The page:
Henderson | No looking back for Penn track
June 25, 2014, 9:06 pm · Updated June 25, 2014, 11:01 pm·
Analyn Delos Santos | DP
Any distance running coach worth his salt will preach for his runners never to look back when they are in the middle of a race. It is almost always counterproductive, as it distracts a runner from the ultimate goal: reaching the finish line.
To use an oft-employed cliche , this year’s indoor and outdoor track seasons have been a marathon (and not a sprint) for the Quakers. It may be corny, but it is true.
Since head coach Steve Dolan took control of the then-floundering program a few years ago, he has always prioritized the importance of the journey over the destination.
This philosophy has been enthusiastically adopted throughout the year by his young core of athletes, the vast majority of whom have put their heads down and focused on individual improvement rather than specific results.
Not once did they seem to stop and look behind them, instead keeping their sights set straight ahead, into the future.
However, the year is now over. They have crossed the proverbial finish line. And, well, it’s about time to finally look back and evaluate the year that was for Penn track and field.
It would be a stretch to say that expectations were high for the program going into the year, but things were certainly looking up.
The program had struggled through the previous few years, finding themselves beginning to settle in as perennial Ivy League bottom feeders.
But the program was armed with a new look – fronted by a wave of young talent – and a corresponding wave of optimism.
However, these positive feelings did not immediately manifest themselves in terms of positive results on the track.
Despite a long winter of continuous improvement, neither the men’s nor the women’s teams were able to crack the top six at the indoor Heptagonal Championships.
But the seeds had been planted.
On the women’s side, underclassmen like rising sophomore runners Ashley Montgomery and Cleo Whiting began to gain confidence, following in the footsteps of solid senior leadership.
On the men’s side, some clear stars began to emerge throughout the indoor season, including rising junior runner Thomas Awad and 2014 Penn graduate high-jumper Maalik Reynolds.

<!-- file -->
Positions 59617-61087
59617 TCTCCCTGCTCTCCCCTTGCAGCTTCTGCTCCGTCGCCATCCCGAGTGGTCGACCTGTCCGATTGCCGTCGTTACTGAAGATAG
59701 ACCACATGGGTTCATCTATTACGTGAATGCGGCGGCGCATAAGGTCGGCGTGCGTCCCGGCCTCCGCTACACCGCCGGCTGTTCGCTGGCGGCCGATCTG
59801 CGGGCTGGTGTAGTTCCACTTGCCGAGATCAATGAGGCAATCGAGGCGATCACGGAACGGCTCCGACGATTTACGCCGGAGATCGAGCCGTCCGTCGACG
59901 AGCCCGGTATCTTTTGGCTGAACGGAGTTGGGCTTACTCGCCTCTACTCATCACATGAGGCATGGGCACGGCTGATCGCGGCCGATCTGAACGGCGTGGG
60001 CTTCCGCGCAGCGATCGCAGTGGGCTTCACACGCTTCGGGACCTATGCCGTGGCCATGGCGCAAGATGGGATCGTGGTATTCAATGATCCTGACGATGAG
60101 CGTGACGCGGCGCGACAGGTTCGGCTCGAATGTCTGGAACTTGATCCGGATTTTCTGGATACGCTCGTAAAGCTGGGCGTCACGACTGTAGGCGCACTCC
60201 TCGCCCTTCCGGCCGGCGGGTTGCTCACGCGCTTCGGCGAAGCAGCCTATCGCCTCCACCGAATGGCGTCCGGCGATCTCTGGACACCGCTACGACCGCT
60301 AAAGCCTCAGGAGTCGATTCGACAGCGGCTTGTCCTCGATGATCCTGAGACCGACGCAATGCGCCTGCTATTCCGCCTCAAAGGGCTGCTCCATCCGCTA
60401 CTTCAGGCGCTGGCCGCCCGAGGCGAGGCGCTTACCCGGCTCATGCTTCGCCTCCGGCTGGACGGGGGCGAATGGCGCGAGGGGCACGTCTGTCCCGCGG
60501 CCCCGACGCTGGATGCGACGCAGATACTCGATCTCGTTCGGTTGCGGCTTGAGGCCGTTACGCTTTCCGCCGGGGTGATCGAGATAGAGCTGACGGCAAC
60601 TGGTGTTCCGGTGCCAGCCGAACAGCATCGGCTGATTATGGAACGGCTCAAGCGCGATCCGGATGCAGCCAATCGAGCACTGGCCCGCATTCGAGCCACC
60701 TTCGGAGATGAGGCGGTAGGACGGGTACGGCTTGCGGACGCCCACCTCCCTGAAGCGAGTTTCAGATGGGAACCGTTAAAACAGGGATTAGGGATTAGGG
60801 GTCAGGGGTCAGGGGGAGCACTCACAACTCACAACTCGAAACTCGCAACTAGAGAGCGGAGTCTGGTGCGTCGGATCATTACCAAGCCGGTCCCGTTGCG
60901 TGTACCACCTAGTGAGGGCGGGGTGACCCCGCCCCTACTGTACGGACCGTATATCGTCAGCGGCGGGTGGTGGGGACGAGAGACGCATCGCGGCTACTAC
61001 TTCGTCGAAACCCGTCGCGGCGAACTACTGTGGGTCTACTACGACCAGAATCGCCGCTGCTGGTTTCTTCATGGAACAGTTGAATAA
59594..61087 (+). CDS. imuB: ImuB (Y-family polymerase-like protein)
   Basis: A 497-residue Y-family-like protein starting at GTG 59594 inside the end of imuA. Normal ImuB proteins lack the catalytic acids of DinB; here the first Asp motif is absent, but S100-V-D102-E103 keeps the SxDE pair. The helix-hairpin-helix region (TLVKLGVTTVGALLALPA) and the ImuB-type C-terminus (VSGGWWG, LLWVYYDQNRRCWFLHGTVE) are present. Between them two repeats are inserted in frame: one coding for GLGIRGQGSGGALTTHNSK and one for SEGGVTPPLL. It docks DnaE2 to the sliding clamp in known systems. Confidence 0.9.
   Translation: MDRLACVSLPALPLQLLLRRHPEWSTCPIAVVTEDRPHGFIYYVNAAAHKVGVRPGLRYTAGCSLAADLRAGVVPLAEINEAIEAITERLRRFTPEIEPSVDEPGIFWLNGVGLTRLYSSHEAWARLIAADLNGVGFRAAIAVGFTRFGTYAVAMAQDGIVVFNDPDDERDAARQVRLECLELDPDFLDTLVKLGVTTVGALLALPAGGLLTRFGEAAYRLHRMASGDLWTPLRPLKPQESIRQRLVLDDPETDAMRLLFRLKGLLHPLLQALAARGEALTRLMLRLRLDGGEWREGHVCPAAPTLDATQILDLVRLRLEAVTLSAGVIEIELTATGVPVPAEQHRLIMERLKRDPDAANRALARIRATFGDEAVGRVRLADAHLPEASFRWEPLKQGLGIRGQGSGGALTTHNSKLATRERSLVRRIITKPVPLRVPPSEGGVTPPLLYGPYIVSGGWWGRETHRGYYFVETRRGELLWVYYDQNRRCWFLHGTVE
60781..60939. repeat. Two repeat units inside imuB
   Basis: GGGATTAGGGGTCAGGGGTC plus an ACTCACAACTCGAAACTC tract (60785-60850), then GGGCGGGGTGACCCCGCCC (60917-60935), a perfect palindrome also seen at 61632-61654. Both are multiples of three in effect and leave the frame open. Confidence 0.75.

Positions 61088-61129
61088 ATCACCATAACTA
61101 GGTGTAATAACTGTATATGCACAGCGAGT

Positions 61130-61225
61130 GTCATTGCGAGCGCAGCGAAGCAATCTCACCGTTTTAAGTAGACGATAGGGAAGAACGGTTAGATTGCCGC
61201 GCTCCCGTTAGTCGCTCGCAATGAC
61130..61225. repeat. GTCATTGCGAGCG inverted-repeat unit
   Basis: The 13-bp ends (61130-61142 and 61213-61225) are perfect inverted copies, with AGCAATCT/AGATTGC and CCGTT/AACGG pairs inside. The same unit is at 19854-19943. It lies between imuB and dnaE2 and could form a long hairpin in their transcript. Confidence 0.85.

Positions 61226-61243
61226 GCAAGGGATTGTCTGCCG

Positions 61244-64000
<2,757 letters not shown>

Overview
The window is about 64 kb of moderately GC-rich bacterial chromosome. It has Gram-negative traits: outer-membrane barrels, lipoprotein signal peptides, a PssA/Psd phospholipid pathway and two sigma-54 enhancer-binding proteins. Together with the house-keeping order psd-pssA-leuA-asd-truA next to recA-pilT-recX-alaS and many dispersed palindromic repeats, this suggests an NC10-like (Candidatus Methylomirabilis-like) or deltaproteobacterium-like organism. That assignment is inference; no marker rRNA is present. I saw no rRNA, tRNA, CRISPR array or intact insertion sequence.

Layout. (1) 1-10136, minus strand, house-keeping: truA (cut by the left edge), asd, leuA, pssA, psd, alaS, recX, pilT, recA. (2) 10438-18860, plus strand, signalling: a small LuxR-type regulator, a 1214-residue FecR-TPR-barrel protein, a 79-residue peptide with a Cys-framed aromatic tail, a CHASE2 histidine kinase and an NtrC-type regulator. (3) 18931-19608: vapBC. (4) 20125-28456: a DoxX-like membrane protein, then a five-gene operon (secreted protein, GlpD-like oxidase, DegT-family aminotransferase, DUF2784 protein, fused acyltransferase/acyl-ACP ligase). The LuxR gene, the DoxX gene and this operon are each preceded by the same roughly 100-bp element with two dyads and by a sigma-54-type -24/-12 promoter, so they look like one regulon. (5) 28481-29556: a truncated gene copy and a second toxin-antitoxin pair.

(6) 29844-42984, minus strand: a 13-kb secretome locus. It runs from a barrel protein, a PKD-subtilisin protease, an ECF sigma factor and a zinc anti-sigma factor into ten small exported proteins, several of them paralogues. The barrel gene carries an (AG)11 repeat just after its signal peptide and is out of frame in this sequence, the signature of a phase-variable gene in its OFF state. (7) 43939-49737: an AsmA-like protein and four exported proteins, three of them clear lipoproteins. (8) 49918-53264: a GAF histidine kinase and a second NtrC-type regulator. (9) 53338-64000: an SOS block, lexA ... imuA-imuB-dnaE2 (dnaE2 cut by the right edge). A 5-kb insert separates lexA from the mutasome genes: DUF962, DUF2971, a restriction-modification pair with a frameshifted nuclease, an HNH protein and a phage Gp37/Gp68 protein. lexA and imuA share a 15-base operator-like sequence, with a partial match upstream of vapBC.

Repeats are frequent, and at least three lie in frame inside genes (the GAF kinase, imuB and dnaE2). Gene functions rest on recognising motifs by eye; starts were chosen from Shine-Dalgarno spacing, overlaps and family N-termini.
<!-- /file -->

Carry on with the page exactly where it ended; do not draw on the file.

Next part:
And in the spring, those seeds began to sprout and bloom.
Throughout the outdoor season, the men’s and women’s cores of young athletes continued to improve while their seniors finished their careers strong.
The standout on the track for the Quakers was Thomas Awad, who put together a run of six straight victories at six different distances.
Meanwhile, the most consistent production came from the team’s most unlikely group: the throwers.
Rising juniors Sam Mattis and Kelsey Hay and 2014 Penn graduate Jake Brenza led a rejuvenated throwing group that took the Ivy League by storm.
As the outdoor season went on, both the men’s and women’s squad began to finally rack up solid team results, eventually gaining significant regional rankings.
The season — which was filled with individual and team improvement throughout — culminated with an exciting month-long stretch.
In the final outdoor month, the program notched several individual Penn Relays titles, the men’s team cracked the top half of the Ivy League at Heps and the program sent three athletes to NCAA Finals.
The year certainly ended on a positive note for the program, but this is not to say that there are no areas of concern for the Quakers moving forward.
Key senior leaders like Reynolds, Brenza and Gabrielle Piper will be moving on, and the women’s side has still not managed to crack the Ivy League top six.
With this said, after a year of constant improvement and strong performance from underclassmen, there is more than enough reason to believe that the Quakers will take yet another step forward next year.
Having crossed the finish line, Dolan and his team have surely taken a deep breath and a quick look back. But you can rest assured that they have begun to line up at the next starting line. After all, for the program, the long-term race has just begun.